Some fixes for a flawed group dynamic

Tell the truth. If something is not working—if it has a fatal flaw, if it’s ill-conceived, if it has an underlying problem with literary conventions—say so, being as specific as possible. Don’t hold back for the sake of being nice. Nice could condemn a writer to years of writing in the wrong ways. A consensus regarding telling the truth should be one of the ground rules when a writing group is established.

Be open to criticism. If you get deep criticism of something you have written, consider that you might need to deep-six the book project and go back to the drawing board. Allow that reality a place at the table. New writers often say they know something is wrong with their novel, but they can’t put their finger on the problem. A writing group might be able to help them find the answer.

Talk about the failure. Discuss the doubt and the agony of writing a novel. Let the pain be part of the mix, because creating something out of nothing is not easy. It’s highly emotional work. Writers need support, and they need a safe place where they can fail. Let your writing group be a place where you can learn the craft and provide a valuable service to others.

Also see:
How to Find the Right Critique Group or Partner for You https://www.janefriedman.com/find-the-right-critique-group/

Paul Thayer
Thayer Literary Services
paulthayerbookeditor.com


Paul Thayer is a full-time professional book editor with more than 35 years of experience. During that time he worked in the trenches of the real world of writers, editors, and publishers. He uses his extensive knowledge to help writers who still have a lot to learn, offering them critiques and line editing of their work.

Did you like this post? If so, please click Like and share it.

 

The top 25 grammatical terms you should know

1. ACTIVE VOICE

Active voice is a type of sentence or clause in which the subject performs or causes the action expressed by the verb. Contrast with Passive Voice below. Example: “A census taker once tried to test me. I ate his liver with some fava beans and a nice Chianti.” (Hannibal Lecter in The Silence of the Lambs, 1991)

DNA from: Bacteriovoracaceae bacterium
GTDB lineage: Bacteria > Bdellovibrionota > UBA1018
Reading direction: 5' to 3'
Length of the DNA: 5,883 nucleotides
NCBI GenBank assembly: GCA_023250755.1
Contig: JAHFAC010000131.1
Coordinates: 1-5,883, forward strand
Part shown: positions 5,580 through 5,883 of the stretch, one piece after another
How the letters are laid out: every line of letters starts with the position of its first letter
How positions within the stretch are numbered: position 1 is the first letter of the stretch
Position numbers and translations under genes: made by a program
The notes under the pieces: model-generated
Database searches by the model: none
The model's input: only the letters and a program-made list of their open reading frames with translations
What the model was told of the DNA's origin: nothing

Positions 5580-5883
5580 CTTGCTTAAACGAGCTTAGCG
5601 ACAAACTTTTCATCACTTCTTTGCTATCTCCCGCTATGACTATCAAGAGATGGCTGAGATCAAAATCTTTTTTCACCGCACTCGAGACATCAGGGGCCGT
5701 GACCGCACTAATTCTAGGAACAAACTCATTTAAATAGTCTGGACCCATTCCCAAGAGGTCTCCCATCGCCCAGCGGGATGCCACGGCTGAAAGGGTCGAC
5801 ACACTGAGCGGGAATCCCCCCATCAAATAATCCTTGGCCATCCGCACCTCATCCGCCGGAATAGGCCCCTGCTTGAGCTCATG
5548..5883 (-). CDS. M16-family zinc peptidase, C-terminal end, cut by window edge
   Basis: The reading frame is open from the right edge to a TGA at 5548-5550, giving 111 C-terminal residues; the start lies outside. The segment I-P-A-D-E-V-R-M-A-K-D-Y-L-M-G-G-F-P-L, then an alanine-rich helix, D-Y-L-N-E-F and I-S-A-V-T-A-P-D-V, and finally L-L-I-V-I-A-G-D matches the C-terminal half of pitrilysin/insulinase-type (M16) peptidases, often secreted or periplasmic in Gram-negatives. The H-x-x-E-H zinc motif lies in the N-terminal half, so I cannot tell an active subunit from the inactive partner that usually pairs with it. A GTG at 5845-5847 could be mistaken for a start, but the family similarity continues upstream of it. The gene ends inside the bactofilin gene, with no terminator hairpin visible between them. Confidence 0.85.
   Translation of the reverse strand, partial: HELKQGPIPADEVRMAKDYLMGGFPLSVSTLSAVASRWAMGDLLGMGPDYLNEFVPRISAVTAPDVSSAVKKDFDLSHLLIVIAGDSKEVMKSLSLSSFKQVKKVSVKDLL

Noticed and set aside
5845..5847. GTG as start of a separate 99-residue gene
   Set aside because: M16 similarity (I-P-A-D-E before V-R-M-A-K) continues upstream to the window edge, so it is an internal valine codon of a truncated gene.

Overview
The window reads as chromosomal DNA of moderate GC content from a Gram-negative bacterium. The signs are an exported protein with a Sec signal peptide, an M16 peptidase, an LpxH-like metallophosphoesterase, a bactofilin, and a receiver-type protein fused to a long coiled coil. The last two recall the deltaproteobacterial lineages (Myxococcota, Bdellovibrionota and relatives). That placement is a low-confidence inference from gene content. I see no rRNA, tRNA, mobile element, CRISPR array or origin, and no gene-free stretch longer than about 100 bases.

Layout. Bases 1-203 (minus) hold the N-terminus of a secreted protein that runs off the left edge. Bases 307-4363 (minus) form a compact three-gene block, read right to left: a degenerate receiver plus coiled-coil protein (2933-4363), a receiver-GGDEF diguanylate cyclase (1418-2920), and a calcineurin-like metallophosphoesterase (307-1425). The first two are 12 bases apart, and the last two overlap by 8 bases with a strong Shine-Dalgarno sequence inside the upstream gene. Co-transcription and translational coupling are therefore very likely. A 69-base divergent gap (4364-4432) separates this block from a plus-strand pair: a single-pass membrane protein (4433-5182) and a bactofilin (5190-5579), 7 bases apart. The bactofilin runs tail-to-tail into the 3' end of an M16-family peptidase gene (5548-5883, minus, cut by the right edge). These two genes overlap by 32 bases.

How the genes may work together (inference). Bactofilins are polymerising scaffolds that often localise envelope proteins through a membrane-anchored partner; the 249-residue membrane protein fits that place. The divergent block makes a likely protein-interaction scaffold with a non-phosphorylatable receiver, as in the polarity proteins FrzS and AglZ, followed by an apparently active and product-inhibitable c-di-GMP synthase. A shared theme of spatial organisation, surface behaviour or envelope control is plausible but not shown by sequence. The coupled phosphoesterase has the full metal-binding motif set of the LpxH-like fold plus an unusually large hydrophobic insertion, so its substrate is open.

2. ADJECTIVE

An adjective is the part of speech (or word class) that modifies a noun or a pronoun. Example: “Send this pestilent, traitorous, cow-hearted, yeasty codpiece to the brig.” (Jack Sparrow in Pirates of the Caribbean: At World’s End, 2007)

3. ADVERB

An adverb is the part of speech that modifies a verb, adjective, or other adverb. Example: “There I was, standing there in the church, and for the first time in my whole life I realized I totally and utterly loved one person.” (Charles to Carrie in Four Weddings and a Funeral, 1994)

4. CLAUSE

A clause is a group of words that contains a subject and a predicate. A clause may be either a sentence (independent clause) or a sentence-like construction included within another sentence (that is, a dependent clause). Example: “Don’t ever argue with the big dog [independent clause], because the big dog is always right [dependent clause].” (Deputy Marshal Samuel Gerard in The Fugitive, 1993)

5. COMPLEX SENTENCE

A complex sentence is a sentence that contains at least one independent clause and one dependent clause. Example: “Don’t ever argue with the big dog [independent clause], because the big dog is always right [dependent clause].” (Deputy Marshal Samuel Gerard in The Fugitive, 1993)

6. COMPOUND SENTENCE

A compound sentence is a sentence that contains at least two independent clauses, often joined by a conjunction. Example: “I can’t compete with you physically [independent clause], and you’re no match for my brains [independent clause].” (Vizzini in The Princess Bride, 1987)

7. CONJUNCTION

A conjunction is a word that connects sentences, phrases or clauses. Example:  “I can’t compete with you physically, and you’re no match for my brains.” (Vizzini in The Princess Bride, 1987). Common conjunctions include and, but, for, nor, or, so and yet.

8. DECLARATIVE SENTENCE

A declarative sentence is a sentence that makes a statement. Example: “A census taker once tried to test me. I ate his liver with some fava beans and a nice Chianti.” (Hannibal Lecter in The Silence of the Lambs, 1991)

9. DEPENDENT CLAUSE

A dependent clause is a group of words that begins with a relative pronoun or a subordinating conjunction. A dependent clause has both a subject and a verb but (unlike an independent clause) cannot stand alone as a sentence. Also known as a subordinate clause. Example: “Don’t ever argue with the big dog [independent clause], because the big dog is always right [dependent clause].” (Deputy Marshal Samuel Gerard in The Fugitive, 1993)

10. DIRECT OBJECT

A direct object is a noun or pronoun that receives the action of a transitive verb. Example: “I had to fight my daddy. I had to fight my uncles. I had to fight my brothers.” (Sophia in The Color Purple, 1985)